On May 29, upon the advice of senior army officers, the President of Fiji Ratu Sir Kamisese Mara stepped aside and the Commander of the Fiji Military Forces (FMF) issued two decrees: the Fiji Constitution Revocation Decree and the Fiji Existing Law Decree 2000.

By early June 2000, Western province indicated its intention to break away from the rest of Fiji.

More evidence started to surface regarding George Speight. The NSW Minister for Fair Trading stated in Parliament on June 7 that George Speight was the middleman for the Queensland based Wattle Group, which fleeced $165 million from Australian families.

The FMF issued a statement refuting GS allegations that the army officers inside the Parliament were all regular serving officers. The lineup included Ilisoni Ligairi, Joseva Savua, Ratu Rakuita Vakalalabure, Penaia Belainamau, and Serupepeli Dakai.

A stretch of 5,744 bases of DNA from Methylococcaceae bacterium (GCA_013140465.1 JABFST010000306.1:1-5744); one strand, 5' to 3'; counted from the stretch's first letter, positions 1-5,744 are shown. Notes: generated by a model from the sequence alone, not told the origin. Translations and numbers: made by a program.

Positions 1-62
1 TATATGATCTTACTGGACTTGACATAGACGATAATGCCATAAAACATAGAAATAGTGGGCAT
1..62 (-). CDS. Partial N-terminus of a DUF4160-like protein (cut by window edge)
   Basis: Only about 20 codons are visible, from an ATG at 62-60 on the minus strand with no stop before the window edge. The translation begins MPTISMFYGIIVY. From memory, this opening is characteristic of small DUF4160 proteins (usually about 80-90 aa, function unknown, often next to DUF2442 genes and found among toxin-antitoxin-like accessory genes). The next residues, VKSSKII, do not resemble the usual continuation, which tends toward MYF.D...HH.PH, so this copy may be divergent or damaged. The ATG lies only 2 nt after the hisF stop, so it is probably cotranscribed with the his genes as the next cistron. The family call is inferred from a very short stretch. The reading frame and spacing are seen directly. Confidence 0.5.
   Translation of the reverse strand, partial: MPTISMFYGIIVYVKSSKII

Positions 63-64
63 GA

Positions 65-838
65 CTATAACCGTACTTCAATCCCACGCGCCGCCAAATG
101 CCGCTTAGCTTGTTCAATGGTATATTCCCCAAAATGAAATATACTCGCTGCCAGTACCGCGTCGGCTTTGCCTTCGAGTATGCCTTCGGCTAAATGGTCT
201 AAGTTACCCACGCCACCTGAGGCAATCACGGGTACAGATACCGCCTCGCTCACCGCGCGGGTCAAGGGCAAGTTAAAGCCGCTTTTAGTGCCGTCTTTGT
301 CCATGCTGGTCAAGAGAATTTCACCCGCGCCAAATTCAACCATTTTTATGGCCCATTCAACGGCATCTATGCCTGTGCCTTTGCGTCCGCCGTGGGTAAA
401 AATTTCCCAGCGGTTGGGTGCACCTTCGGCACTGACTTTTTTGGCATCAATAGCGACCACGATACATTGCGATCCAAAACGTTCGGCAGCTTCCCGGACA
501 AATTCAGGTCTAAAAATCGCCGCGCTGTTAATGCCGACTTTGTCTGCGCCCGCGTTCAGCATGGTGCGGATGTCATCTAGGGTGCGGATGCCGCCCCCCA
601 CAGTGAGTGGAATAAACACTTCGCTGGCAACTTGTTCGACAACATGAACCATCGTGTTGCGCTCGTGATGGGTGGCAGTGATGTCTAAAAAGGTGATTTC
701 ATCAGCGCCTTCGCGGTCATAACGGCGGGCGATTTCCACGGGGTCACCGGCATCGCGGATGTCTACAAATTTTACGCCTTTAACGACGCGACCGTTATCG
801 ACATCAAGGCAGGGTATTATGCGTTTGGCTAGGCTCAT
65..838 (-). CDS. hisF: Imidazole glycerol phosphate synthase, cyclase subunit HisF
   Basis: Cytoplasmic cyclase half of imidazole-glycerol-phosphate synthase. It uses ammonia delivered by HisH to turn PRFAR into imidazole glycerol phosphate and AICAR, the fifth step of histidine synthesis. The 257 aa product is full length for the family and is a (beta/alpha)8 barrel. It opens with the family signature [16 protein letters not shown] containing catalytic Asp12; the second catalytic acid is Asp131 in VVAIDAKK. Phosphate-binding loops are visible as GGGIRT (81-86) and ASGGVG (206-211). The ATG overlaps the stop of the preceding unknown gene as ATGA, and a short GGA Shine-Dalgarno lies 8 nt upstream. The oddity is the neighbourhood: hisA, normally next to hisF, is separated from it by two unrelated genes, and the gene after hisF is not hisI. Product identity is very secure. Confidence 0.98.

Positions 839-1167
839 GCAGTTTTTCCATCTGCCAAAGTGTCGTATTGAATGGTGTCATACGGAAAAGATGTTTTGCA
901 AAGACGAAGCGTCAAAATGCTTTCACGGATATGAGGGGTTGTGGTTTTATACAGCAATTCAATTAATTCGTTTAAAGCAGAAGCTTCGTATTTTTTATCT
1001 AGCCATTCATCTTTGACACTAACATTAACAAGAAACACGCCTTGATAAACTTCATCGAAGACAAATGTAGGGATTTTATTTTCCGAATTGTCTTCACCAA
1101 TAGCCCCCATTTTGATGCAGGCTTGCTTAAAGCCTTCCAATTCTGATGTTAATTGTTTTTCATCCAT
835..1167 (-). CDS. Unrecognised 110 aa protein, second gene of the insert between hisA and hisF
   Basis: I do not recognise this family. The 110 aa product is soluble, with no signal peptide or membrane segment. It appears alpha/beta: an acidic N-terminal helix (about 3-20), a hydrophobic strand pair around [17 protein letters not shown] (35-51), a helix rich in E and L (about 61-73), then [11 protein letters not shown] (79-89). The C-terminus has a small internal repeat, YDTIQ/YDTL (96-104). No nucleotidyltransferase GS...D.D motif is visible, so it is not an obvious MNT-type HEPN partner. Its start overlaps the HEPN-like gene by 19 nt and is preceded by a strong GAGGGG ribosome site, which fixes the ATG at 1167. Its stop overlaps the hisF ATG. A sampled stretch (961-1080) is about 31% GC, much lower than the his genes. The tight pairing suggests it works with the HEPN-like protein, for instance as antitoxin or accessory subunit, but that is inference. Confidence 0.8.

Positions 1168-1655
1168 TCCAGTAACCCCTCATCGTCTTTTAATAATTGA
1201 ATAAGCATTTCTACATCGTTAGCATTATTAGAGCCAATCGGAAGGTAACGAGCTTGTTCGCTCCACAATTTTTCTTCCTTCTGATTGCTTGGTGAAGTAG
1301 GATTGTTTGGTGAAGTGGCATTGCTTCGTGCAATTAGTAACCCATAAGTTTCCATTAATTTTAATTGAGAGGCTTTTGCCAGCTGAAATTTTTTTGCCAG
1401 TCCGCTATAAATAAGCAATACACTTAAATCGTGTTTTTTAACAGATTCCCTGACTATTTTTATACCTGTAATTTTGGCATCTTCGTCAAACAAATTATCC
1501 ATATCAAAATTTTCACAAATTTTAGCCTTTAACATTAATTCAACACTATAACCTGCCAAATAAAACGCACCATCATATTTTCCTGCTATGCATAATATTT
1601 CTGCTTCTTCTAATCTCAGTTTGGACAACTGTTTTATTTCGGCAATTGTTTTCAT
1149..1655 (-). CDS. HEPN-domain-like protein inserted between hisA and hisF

Reports of violence and thuggery against Indo-Fijians surfaced in Muaniweni, Dawasamu, Korovou, Nausori, and Dreketi.

By the end of June 2000, former banker and Senator Laisenia Qarase was tipped by the army to lead an Interim Government of Fiji.

Bainimarama in a press release on July 3 disclosed detailed steps for a new constitution and affirmative action provisions for indigenous Fijians.

The military concluded the Muanikau Accord and promulgated the Immunity Decree, and the Great Council of Chiefs (GCC) acquiesced to the demands of the hijackers by installing a President and VP sympathetic to the ‘cause’ in July 2000. The hostages were released and the hijackers and their sympathisers started their party at Kalabu Primary School.